FIFTY years ago this month, Minehead AFC made their first ever appearance in the first round proper of the FA Cup, when they hosted Shrewsbury Town from the Football League Third Division (now known as League One), writes Brian Walder.

The 1970/71 cup run nearly ended at the first hurdle, as Minehead were held 1-1 at The Rec by Bridgwater Town, but they won the replay 3-2 after extra time at Bridgwater’s Castle Field.

The second qualifying round saw the Blues play at their closest opponents geographically - Taunton Town.

Peacocks full-back Eddie Webster was reported to have dreamt on the Friday night that he would miss a penalty in Saturday’s match, even though he had scored his last six spot-kicks.

His premonition came true after a penalty was awarded early in the second half with the score at 1-1, and Minehead won the game courtesy of a second goal from Derek Bryant, 10 minutes from time.

These two victories were big achievements for the Blues, as Bridgwater were Western League Champions in 1968, and Taunton had won the title in 1969.

The draw for the third qualifying round saw reigning Western League champions Glastonbury visit The Rec, with former Manchester United and Northern Ireland international goalkeeper Ron Briggs in their ranks.

It was a dour match and a replay looked on the cards, but the game was brought to life with 10 minutes to go, as a thunderous 25-yard free-kick from Minehead centre-half and captain Bob Boyd flew into the top corner.

The goal earned Minehead a fourth qualifying round tie at Merthyr Tydfil - a strong Southern League side - knowing victory could earn them a tie against Football League opposition.

On November 7, 1970, around 400 supporters made the journey to South Wales.

I recall the final few miles of the coach trip and the harrowing scenes above the village of Aberfan where four years previously 144 people, including 116 children, lost their lives after the collapse of a huge colliery spoil tip.

As a 10-year-old I had no real concept of what I had just seen, but the adult supporters and players on the coach were shocked.

Thankfully the players were soon able to concentrate on the job at hand and a gritty performance saw them win 2-0.

This was a poignant victory for Minehead school teacher Tom Smith, who had racked up more than 500 appearances for the 1st XI.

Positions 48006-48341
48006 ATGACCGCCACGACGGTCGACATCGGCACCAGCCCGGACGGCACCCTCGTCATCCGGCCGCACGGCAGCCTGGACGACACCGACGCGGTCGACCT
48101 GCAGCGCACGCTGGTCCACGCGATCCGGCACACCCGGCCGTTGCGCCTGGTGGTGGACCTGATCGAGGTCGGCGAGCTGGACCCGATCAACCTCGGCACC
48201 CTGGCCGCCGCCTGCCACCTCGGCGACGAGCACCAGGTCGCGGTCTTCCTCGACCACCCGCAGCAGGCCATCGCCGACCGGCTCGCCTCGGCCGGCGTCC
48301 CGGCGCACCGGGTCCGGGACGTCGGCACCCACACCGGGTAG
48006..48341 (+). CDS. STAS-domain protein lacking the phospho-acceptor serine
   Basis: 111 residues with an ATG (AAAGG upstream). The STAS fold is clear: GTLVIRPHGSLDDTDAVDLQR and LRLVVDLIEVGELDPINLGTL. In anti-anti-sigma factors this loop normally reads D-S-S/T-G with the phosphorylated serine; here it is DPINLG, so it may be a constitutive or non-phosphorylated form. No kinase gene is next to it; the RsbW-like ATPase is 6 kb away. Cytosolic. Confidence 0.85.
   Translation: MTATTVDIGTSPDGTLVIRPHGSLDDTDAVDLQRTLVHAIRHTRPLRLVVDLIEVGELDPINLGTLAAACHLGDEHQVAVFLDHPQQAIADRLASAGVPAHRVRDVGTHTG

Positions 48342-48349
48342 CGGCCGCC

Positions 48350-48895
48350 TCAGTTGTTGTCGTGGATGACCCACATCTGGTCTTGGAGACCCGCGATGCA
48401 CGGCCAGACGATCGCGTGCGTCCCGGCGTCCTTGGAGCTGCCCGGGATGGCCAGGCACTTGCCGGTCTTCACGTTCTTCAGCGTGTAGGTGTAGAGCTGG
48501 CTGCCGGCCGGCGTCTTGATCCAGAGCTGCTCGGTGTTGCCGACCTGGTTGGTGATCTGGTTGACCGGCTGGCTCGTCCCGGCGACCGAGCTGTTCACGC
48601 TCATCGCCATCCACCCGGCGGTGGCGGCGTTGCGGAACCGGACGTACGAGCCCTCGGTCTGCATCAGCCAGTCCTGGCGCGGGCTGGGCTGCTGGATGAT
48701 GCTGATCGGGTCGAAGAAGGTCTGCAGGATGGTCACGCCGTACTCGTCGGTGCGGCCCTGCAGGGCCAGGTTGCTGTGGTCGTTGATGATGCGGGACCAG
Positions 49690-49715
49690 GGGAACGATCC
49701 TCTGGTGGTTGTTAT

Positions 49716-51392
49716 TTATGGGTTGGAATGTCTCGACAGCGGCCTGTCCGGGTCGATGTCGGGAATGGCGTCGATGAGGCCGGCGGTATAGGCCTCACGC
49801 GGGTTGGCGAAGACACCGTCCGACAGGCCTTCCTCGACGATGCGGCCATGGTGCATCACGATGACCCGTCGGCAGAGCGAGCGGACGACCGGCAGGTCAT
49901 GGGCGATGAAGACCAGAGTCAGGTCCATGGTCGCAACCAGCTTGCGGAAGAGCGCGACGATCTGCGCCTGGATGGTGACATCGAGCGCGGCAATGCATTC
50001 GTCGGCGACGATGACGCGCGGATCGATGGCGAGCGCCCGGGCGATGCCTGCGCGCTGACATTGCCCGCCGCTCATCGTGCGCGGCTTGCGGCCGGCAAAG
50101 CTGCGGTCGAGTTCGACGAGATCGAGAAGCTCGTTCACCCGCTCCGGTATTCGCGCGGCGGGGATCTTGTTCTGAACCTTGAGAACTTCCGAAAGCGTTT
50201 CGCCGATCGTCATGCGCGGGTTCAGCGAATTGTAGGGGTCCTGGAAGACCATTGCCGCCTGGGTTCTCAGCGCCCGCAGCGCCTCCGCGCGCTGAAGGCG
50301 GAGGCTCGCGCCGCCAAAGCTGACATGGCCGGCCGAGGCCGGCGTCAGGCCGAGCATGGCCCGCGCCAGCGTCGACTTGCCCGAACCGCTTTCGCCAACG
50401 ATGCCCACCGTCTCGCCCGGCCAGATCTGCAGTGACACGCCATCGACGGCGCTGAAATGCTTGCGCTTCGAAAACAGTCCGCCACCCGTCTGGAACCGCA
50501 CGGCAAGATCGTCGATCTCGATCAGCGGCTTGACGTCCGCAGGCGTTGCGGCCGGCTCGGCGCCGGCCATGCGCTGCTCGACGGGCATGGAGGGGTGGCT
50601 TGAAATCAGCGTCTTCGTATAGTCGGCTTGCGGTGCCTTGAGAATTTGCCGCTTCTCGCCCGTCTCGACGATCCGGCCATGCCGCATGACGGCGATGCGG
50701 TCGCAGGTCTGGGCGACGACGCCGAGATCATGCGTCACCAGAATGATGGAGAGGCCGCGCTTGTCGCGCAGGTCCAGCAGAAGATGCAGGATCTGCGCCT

Having experienced defeat in four other fourth qualifying round ties, three of which had been in the previous four years, Smith scored the second of two late goals to win a tense game witnessed by a crowd of 2,458. Bryant had netted the first, a few minutes earlier.

The first round proper brought Third Division side Shrewsbury Town to The Rec, where additional temporary stands were erected to augment the club’s recently opened 450-seater grandstand.

Shrewsbury were managed by another former Manchester United and Northern Ireland goalkeeper, Harry Gregg.

He had already seen Minehead play twice the season before, as the Blues had drawn their fourth qualifying round tie against Yeovil, and the draw for the first round proper pitted the eventual winners against Shrewsbury.

Gregg travelled to both replays - another 0-0 draw at Yeovil’s Huish Park, followed by a second replay at Exeter’s St James’ Park, where Yeovil side eventually powered through, 5-0.

The day of the big match - November 21, 1970 - finally came, bringing with it downpours of rain which reduced the club’s hoped for attendance of around 5,000 to what the club felt was a disappointing 2,214.

In the 25th minute Ricky Muir opened the scoring for the visitors after a long pass from John Moore, but Minehead deservedly got back on level terms when Bryant nodded home.

From then until half time Shrewsbury looked uncertain with Minehead taking the game to their opponents from four leagues higher.

Press reports stated that Gregg managed to steady the ship with his half-time talk, and a second goal came from a towering George Andrews header at the far post.

Minehead’s heroes were goalkeeper Ted Holehouse and captain Boyd, but fitness told in the remainder of the second half; no further goals were conceded but Shrewsbury came through 2-1.

Gregg’s post-match comments about Minehead’s performance were extremely complimentary, saying: “I was glad when it was all over, even though Minehead noticeably tired in the second half.

“They played as I expected them to - it was their moment of glory and they rose to it.”

Minehead also enjoyed a good FA Trophy run that season and finished as Western League runners-up.

But 1970/71 was merely the start of the club’s hugely successful period, which saw them make a further nine appearances in the proper rounds of the FA Cup - see next week for another look back.